Muñoz J, Amat F, Green AJ, Figuerola J, Gómez A. (2013) PeerJ 1:e200 http://dx.doi.org/10.7717/peerj.200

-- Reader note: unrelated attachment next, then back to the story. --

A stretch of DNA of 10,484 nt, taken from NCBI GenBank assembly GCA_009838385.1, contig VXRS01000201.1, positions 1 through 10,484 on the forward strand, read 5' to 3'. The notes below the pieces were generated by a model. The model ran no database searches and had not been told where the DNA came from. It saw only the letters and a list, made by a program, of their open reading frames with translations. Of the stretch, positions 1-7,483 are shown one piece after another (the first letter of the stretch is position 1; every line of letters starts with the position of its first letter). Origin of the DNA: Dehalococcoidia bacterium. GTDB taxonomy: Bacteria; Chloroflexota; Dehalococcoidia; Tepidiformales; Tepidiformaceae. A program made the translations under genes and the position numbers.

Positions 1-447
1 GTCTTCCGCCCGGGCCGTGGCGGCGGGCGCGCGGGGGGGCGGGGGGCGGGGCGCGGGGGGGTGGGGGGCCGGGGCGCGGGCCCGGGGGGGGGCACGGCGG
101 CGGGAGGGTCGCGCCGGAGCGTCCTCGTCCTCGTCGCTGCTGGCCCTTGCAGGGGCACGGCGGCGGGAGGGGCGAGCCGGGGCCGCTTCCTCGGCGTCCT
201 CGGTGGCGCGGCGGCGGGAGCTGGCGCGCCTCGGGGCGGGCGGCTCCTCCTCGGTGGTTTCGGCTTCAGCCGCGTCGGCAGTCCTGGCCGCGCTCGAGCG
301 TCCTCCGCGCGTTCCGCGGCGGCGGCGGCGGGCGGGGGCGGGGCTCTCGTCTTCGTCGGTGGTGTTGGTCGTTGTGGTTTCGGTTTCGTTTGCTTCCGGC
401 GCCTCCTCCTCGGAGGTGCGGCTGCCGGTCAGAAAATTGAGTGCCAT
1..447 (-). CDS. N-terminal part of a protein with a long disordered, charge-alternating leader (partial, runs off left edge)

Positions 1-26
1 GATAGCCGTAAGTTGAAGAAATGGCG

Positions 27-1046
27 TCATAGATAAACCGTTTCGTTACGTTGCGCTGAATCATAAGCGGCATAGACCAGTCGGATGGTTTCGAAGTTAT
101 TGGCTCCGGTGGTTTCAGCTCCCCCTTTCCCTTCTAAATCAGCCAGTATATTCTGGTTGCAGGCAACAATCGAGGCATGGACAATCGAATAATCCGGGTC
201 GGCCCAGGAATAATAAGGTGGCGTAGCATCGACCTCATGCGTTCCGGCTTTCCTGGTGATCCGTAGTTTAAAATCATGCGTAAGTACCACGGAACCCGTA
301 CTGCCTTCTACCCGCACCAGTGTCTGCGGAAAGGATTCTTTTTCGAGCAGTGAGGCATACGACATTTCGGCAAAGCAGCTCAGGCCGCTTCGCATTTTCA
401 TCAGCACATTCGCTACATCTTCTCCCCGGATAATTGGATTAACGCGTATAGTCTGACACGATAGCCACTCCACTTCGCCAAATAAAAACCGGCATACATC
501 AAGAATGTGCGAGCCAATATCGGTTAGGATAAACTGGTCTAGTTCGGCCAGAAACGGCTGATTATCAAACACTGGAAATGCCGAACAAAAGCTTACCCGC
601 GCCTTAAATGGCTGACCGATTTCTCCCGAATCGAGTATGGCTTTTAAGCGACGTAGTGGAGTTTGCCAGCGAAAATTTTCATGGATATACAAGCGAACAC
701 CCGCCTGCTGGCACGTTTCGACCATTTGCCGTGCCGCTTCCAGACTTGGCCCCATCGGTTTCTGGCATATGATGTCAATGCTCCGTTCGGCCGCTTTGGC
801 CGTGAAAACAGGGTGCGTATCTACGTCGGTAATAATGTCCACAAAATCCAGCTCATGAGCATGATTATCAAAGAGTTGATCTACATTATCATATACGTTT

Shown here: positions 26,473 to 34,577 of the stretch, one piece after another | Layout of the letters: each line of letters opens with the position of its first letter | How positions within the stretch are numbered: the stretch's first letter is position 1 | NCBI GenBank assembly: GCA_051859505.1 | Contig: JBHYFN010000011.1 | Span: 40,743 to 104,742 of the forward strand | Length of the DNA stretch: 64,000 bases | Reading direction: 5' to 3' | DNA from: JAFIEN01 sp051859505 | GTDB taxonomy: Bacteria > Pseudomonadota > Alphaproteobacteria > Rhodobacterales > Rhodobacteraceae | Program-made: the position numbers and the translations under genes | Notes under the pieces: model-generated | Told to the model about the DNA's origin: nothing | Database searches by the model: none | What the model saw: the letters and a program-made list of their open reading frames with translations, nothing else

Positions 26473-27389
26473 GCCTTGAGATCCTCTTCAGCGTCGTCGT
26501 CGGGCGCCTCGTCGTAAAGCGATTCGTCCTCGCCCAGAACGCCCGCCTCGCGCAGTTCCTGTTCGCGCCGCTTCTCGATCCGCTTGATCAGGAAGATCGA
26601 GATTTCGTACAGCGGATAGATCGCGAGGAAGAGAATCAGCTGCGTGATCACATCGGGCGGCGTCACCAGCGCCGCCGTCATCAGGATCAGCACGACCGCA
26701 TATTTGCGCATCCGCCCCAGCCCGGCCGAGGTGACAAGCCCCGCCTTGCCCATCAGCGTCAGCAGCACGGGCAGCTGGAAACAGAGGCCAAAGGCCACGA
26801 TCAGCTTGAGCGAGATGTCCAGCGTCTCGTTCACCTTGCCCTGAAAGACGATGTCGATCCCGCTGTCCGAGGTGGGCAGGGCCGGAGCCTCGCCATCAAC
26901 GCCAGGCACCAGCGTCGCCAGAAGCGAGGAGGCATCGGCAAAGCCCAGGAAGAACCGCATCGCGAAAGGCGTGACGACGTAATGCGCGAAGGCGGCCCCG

Since Darwin’s time, waterbirds have been considered an important vector for the dispersal of continental aquatic invertebrates. Bird movements have facilitated the worldwide invasion of the American brine shrimp Artemia franciscana, transporting cysts (diapausing eggs), and favouring rapid range expansions from introduction sites. Here we address the impact of bird migratory flyways on the population genetic structure and phylogeography of A. franciscana in its native range in the Americas. Our findings suggest that bird-mediated transport of brine shrimp propagules does not result in substantial ongoing gene flow; instead, it had a significant historical role on the current species phylogeography, facilitating the colonisation of new aquatic environments as they become available along their main migratory flyways.